News he giant Rumaila oilfield, near Basra, produces a third of Iraq's oil output. The British security man allegedly at the centre of religious unrest works at a camp run by oil services group Schlumberger

At a time of tremendous religious significance for the Shia, the insensitive actions of a British security man appear to have sparked a major crisis

British soldiers back in Basra as hundreds of Iraqi troops desert

British troops have returned to Basra, in a major change of policy, six months after withdrawing from the city because their presence was said to be provoking violence from the militias.

Troop withdrawal in Iraq delayed by Basra violence

Gordon Brown's pledge to bring home 1,500 more British troops from Iraq by the spring has been postponed indefinitely because of the deteriorating security situation in Basra.

Leading article: The withdrawal that never was

The Defence Secretary, Des Browne, yesterday confirmed to a disconsolate House of Commons what had been mooted for more than a week: that the planned return of 2,500 troops from southern Iraq this spring had been placed on hold pretty much indefinitely. It was, he said, in a vintage piece of political understatement, "prudent to mark time at this stage". By "this stage" he apparently meant the recent eruption of all-out war between rival militias in Basra, and the uncertainty about how long Moqtada al-Sadr would keep his Mehdi army off the city's streets.

Life in Basra: 'The masked men have vanished, but we're still trapped'

The people of Basra ventured outside for the first time in a week yesterday as the ceasefire declared by the Iraqi Shia leader Muqtada al-Sadr began to take hold.

Stalled assault on Basra exposes the Iraqi government's shaky authority

The Iraqi army's offensive against the Shia militia of the radical cleric Muqtada al-Sadr in Basra is failing to make significant headway despite a pledge by the Iraqi Prime Minister Nouri al-Maliki to fight "to the end".

How Britain's plan to pacify south was hijacked

Britain's exit strategy from Iraq is in danger of unravelling amid the fires and destruction in Basra and the bloody internecine Shia strife spreading across the land.

Iraq implodes as Shia fights Shia

Another tragedy as the Shia majority turn on each other

The struggle to oust the militias

The "final battle for Basra" began with deafening blasts at 4.58am as units of the Iraqi army moved into al-Tamiyah, a district under the control of Muqtada al-Sadr's Mehdi Army.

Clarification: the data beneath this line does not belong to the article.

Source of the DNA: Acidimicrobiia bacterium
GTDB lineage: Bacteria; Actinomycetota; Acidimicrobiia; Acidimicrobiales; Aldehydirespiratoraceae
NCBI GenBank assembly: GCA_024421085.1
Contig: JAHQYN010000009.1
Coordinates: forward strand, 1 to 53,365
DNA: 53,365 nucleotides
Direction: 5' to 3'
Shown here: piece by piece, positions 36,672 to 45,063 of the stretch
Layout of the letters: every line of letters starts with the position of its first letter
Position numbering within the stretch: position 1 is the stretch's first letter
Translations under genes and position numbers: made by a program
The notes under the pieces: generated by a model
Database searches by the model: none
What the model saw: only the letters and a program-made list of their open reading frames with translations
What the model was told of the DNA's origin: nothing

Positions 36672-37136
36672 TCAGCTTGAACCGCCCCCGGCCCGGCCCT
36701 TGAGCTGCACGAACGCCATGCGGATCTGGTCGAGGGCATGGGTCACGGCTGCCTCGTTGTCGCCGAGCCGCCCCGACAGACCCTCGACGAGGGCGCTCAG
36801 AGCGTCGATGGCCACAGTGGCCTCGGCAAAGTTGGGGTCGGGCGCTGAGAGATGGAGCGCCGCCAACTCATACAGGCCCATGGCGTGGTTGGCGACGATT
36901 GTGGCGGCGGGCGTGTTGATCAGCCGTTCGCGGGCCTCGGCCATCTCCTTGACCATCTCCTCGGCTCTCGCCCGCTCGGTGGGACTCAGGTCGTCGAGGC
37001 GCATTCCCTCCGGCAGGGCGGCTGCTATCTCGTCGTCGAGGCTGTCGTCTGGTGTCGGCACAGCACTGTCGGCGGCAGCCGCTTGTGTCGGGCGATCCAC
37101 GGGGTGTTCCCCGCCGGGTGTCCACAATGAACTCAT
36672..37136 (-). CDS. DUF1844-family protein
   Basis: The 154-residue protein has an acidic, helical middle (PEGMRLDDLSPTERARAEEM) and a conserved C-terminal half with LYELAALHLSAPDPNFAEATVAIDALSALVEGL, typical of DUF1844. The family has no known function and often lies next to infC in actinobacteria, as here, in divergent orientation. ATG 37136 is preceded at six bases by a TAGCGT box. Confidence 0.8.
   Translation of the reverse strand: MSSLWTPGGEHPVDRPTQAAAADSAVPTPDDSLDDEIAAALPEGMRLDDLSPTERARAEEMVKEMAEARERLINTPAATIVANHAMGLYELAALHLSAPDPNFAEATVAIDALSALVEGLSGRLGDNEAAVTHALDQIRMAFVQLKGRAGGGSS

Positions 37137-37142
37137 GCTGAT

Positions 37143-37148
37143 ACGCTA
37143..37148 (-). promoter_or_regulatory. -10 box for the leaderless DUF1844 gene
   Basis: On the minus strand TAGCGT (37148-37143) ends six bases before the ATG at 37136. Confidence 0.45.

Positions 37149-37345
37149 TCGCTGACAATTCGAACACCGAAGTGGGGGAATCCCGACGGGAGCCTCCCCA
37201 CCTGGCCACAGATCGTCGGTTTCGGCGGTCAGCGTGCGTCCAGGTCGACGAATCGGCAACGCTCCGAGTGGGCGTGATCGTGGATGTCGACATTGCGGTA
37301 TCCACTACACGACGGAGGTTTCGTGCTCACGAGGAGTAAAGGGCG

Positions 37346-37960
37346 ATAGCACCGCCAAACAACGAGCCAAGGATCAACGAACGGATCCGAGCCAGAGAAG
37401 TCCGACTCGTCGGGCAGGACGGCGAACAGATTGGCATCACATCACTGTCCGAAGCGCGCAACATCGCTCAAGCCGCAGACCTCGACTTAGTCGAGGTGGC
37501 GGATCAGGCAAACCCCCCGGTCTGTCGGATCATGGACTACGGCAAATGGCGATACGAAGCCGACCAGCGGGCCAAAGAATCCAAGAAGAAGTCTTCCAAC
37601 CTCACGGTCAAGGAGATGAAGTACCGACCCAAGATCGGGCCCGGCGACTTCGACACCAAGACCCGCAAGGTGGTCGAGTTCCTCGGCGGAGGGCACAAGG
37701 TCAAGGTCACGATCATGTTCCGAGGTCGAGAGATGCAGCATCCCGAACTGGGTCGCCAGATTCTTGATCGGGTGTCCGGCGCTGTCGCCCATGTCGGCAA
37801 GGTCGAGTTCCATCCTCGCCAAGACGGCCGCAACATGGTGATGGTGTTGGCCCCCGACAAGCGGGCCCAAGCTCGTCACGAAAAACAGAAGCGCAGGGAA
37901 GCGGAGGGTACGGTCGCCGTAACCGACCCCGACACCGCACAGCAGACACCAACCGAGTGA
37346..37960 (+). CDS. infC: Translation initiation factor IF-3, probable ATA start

Violence erupts in Basra as Iraqi forces battle Mehdi Army

The Iraqi army is fighting the Mehdi Army Shia militia in the streets of Basra after the government launched its most serious offensive to gain control of the southern oil city.

Miliband admits mission failures on peace

David Miliband has made his clearest acknowledgement yet that attempts to bring peace to Iraq have failed. The Foreign Secretary flatly contradicted President George Bush's claim in 2003 that it was "mission accomplished" in Iraq, telling MPs: "It is evident that the mission has not been accomplished."

Leading article: Another illusion is shattered

When British troops handed over power in the province of Basra to the Iraqi government in December, we were told that the withdrawal was confirmation of the growing stability in the south of the country. Now we see just what nonsense that was.

Rebel militia battle for control of Basra

Iraqi forces battled with Shia militia today for control of the southern oil port of Basra.

British pull-out from Basra delayed after rise in rocket attacks

Plan to reduce forces to 2,500 by next month put off indefinitely as Iraqi troops prepare to take on militias. By Kim Sengupta

With a spring in his step, McCain jets in for No 10 'meet-and-greet'

After sitting at Gordon Brown's side in the Cabinet Room yesterday, John McCain went to the House of Commons, where a gaggle of onlookers shouted, "It's the next president of the United States!" as he was greeted by David Cameron and a line of honour of senior Tories, including William Hague, George Osborne and Liam Fox.

War reporter's widow demands truth over killing

The widow of Terry Lloyd, the ITN war correspondent killed by American "friendly" crossfire during the Iraq invasion, has called on the US military to reveal "the whole truth" about his death – including the name of the soldier responsible.

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